If you want to protect your loved ones after death, it’s essential to have an estate plan in place.
Luckily, estate planning includes several documents and options available to tailor to your specific needs and wishes. For example, you can create a revocable living trust because of the multiple benefits it provides and flexibility it offers.
Aside from easing the cost and burden to loved ones, there are other things about revocable living trusts that you should know. For instance, you should know how they work, what assets should be placed in a revocable trust, and most importantly, if a revocable living trust is the right choice for you.
Let us help by giving you more information about a revocable living trust.
The revocable living trust has been a significant estate-planning tool for many years and is the foundation for most estate plans. It provides privacy, while avoiding probate and family in-fighting. It ensures the right money gets into the right hands at the right time.
A revocable trust is essentially the replacement of a will. Rather than directing assets toward the court system for probate administration (like wills do), assets are directed to a private entity, called a trust.
It’s called a revocable living trust for two reasons. “Living” because they’re made during your lifetime and “revocable” because you can alter or modify the terms at any time. As life changes, you can remove beneficiaries or designate news ones, and adjust the rules of how your assets are managed.
The purpose of a revocable living trust comes down to avoiding the stress and cost of probate, preserving privacy, and preparing your assets for ease of transition after you die. There are other benefits such as allowing for a successor trustee to manage your trust and assets for you if you become critically ill or incapacitated.
Most individuals choose to create a revocable living trust to avoid probate fees. The more your assets are worth, the more it will cost to probate it. Therefore, it’s smart to put high-dollar, valuable property items in the trust. Some of these items include:
While a living trust does not provide asset protection, like an irrevocable trust, it is flexible and is the basis of many family estate plans. Compared to other legal documents, such as wills, revocable living trusts provide benefits such as increased privacy and more flexibility.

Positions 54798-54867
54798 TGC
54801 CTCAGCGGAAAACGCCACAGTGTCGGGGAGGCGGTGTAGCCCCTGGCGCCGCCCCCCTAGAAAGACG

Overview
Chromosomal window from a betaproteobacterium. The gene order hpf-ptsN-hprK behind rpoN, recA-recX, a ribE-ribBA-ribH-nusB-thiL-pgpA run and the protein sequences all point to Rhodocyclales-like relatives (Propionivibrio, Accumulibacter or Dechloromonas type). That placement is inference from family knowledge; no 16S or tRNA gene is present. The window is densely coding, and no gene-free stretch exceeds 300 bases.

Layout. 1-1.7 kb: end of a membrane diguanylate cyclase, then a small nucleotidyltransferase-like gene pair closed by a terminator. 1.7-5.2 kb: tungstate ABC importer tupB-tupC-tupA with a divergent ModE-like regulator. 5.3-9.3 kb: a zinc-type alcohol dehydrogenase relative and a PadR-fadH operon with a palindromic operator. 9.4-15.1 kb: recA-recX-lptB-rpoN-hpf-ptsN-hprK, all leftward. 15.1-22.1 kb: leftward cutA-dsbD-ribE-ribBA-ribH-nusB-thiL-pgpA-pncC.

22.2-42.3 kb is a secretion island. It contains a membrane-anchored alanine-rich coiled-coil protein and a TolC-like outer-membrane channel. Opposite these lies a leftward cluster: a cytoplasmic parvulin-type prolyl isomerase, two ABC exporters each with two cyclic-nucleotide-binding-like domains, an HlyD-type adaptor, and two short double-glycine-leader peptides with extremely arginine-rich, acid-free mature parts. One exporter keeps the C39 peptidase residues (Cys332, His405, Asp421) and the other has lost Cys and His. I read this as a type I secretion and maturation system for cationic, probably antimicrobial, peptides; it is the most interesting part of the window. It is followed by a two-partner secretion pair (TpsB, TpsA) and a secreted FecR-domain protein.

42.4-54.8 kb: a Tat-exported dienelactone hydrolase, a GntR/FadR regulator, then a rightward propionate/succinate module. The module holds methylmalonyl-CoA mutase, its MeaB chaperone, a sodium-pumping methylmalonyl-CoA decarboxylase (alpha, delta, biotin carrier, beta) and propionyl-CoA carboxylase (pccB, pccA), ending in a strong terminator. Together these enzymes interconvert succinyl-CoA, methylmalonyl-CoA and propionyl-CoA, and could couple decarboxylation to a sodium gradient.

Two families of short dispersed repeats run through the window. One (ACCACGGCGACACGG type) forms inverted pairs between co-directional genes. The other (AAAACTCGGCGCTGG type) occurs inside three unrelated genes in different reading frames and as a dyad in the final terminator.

What are the benefits of putting your assets into a revocable living trust? Here are the top reasons we often here:
Avoid Probate – One of the biggest advantages of revocable living trusts is the avoidance of probate. Assets held in a trust avoid probate because the trust itself doesn’t diminish with the trustmaker.
Flexibility – Many individuals find that flexibility to alter their living trust as they see fit is best suited for their situation.
Privacy – Living trusts are never filed with a court, therefore they do not become public record. As mentioned above, living trusts also help avoid probate, which keeps your records our of public proceedings.
Avoids gift-taxes - Transferring your assets to a living trust does not incur gift-tax consequences.
Avoid Guardianship or Conservatorship – A revocable living trust allows you to name a successor trustee so that someone can manage your trust and assets for you if you can no longer do it yourself.
Continuous Management – By naming a professional trustee to manage your property, the wealth that you’ve accumulated can continue to grow for multiple generations and you can put restrictions on the income or withdrawals.
A revocable living trust is one of the most common types of trusts for individuals to create. This is because of the privacy they provide, as well as the flexibility and probate avoidance. However, there are other reasons people consider setting up a revocable living trust:
Future health concerns: If you were to become incapacitated, a revocable living trust allows you to name a trustee to manage not only your estate, but your medical wishes.
Out-of-state assets: Many people own assets in other states, such as a vacation home. If this is the case, then without a revocable living trust, it’s subject to the probate process.
Multiple assets: If you have multiple assets that you know family or beneficiaries will fight over once you pass, then a revocable living trust allows you to establish ground rules for everyone and every asset.
Setting up a living trust isn't difficult, but like every legal document, it is a process with unique problems that can occur. The process includes filing proper paperwork, record keeping, transferring taxes, and funding your living trust. To ensure all steps are properly met and the details are filled in correctly, it’s best to consult with an estate planning attorney.
It’s important to note that not all revocable living trusts are created equal. Working with an experienced estate planning attorney will ensure that your living trust is well-drafted and contains provisions for determining your mental capacity outside of court proceedings, as well as how to take care of you and your assets if you were to become incapacitated. Details such as these will save you (and your family) thousands of dollars in probate.